the appalling truth is that i mainly blog because i am an egotistical monster. my blog takes the form of a diary, pretty much, and is rather self-indulgent in that it often consists of something i have observed or overheard that i have found amusing or that has prompted a train of thought. or it’ s an anecdote that involves me personally.
and because i’m a bit lonely. i have lived alone with my children for over 5 years, and in the evenings have no adult present with whom to share the little stories of the day. so i tell my blog instead.
i assume no-one is reading it, although i know this is not true. i write for an imagined audience, rather than the one i know exists. i like reading it back. i like writing it. i like crafting and editing it (to a LUDICROUS degree – i’ve been known to get out of bed to adjust punctuation). that’s all that matters to me.
I have three different blogs:
A LiveJournal that I’ve had since 2003 (yes, very old skool). It used to be my only source of blogging that I updated very often. Nowadays, LJ seems very dated, and overtaken by the likes of Facebook, Twitter, Bebo, etc. I main use this blog as a place to talk about myself, and give detailed accounts of what’s been going on to friends overseas. For me, it’s kind of like writing a mass email.
My blogspot: I’ve had this for almost a year, and I call it my ‘academic blog’ with a focus on the Gothic. If I have recently read a book or watched a film, this is where I let out all my ‘kooky’ ideas that I wouldn’t tell my supervisor! I also use it to take note of things that may help me or be of interest some time in the future
My tumblr: this seems like a new fangled cross between twitter and blogspot. It’s primarily a media blog, but I like this short and sweet approach because I know people can have short attention spans — tldr! 😉
I blog instead of spilling my guts about every opinion/thought I have on Facebook! LOL!
That is how it started anyway. Sometimes people relate to what I write and other times I have no comments so I don’t know what that means for sure.
I do know blogging makes me feel better and I LOVE to read other people’s blogs!
Hi there Amy!
I blog for me and also to reach out to someone – anyone who is interested and might be experiencing some of the same things I am. I have such a wide array of interest in everything around me and I love to share that and hear what others think.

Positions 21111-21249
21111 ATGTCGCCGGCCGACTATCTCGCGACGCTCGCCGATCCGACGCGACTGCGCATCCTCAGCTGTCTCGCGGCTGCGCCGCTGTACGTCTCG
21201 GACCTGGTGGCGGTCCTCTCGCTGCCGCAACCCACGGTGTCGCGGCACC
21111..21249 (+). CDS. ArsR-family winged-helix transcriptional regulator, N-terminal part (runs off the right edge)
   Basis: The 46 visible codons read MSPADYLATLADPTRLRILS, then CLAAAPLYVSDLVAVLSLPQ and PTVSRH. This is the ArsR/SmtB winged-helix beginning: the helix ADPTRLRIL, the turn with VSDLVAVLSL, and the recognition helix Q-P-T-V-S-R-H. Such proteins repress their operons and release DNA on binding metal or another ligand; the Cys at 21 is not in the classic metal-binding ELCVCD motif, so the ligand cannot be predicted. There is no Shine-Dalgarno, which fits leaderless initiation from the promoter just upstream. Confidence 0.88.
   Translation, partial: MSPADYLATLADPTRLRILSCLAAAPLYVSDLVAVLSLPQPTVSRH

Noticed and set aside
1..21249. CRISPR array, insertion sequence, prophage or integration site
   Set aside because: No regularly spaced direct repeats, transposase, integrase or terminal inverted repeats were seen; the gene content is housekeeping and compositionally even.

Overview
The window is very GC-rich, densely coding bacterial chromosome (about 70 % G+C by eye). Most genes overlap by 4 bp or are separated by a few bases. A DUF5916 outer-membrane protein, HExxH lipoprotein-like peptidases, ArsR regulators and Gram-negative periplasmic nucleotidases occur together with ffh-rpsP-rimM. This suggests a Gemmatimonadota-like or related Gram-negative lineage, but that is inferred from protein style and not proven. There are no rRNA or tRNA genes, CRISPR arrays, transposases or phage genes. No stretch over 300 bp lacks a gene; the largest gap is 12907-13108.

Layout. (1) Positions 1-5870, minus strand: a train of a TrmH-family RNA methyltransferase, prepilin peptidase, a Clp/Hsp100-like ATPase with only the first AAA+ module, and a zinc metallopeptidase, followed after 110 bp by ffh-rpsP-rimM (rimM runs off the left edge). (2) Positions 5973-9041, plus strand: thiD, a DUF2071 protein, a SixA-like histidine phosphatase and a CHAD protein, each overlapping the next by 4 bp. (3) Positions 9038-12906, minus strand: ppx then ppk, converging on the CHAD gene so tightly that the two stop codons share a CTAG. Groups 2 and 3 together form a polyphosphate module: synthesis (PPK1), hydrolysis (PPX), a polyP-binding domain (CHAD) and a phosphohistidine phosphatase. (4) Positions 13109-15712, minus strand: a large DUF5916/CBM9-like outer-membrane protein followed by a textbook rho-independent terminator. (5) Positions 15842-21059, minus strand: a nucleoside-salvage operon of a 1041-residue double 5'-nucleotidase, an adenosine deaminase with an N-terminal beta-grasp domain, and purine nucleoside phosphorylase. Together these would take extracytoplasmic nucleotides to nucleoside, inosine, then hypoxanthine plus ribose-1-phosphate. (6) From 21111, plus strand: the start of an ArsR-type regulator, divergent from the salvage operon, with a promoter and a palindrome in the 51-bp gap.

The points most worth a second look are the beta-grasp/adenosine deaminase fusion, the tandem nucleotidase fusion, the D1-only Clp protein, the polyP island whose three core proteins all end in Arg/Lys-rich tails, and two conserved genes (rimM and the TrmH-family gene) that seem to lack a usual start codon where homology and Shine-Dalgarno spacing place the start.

I am a writer, but my other passion is photography. Pictures fuel my writing oftentimes so blogging is a great way for me to combine the two.
The other thing is that I am an opinionated person. I have viewpoint on many subjects that might not always be what everyone agrees with. What I try to do is create a discussion. I’m not looking for people to agree with everything I say. I AM hoping that it will get an open, respectful and productive dialogue going between those who don’t always see eye to eye.
I blog because it is fun for me. It is an outlet and the fact that someone else might find it interesting is a bonus. If it helps someone else, puts a smile on their face or makes them think about something in a different way, that’s even better.
I started my current blog as a way to connect people to my writing/editing website and to give myself an outlet for the books and poems I am reading. I love writing the book reviews from a personal point of view and hearing from others about their reading experiences. But I first began blogging when I was separated and living in a new city as a way to reach out for community, especially spiritual community. I was home alone with an elementary school child, so going out to meet folks was not a regular option. During that time, I blogged semi-anonymously so that I could share some of my story. I found the most amazing virtual community, many of whom have become dear real-life friends, even though we are scattered across the country. When we gathered last year for the wedding of one of our blogging gang, people from every corner of the U.S. who had never met except through our blogs greeted each other like favorite, long-lost relatives. I dare say, in many ways, through our writing, we did know each other better than the family who had come.
My blog is an effort to integrate my identities as a writer and artist. It’s a place to reflect. Unlike my handwritten journals, which only need to make sense to me, my blog is a place for more thoughtful reflections that (I hope) will be useful to readers as well as to my own process.
I blog about why I blog all the time!
Basically because I love to write and sometimes it’s nice to have eyes other than my own on what I write.
From diaries and journals, I evolved to blogging. There’s a difference though, with blogging everything becomes public, so I had to change my writing from complaining about my day and writing about me, me, me.. to something my imaginary “readers” would like to hear about. I also make sure I don’t sound preachy but still keep a record about my opinion on things. For some reason I can’t understand, readers seem to like personal writing. Must be the voyeur in us.. (referred to this question by Patti Digh at FB)
I have pondered this question a number of times…I started blogging to jumpstart my flagging creativity. It was a way for my friends and family to see what was happening in my life…along with my progress or lack thereof) taking photos and writing about whatever strikes my fancy. I also very much enjoy the input from readers however that is not what drives my train 🙂
The genesis of my blog was the prodding of a friend. I had sent an e-mail around to a group of friends, telling them about the book I’d just read that I wanted them to read, too (“The Curious Incident of the Dog in the Night-Time” by Mark Haddon, for those who are wondering) and one of those friends replied, “You need a blog, woman!”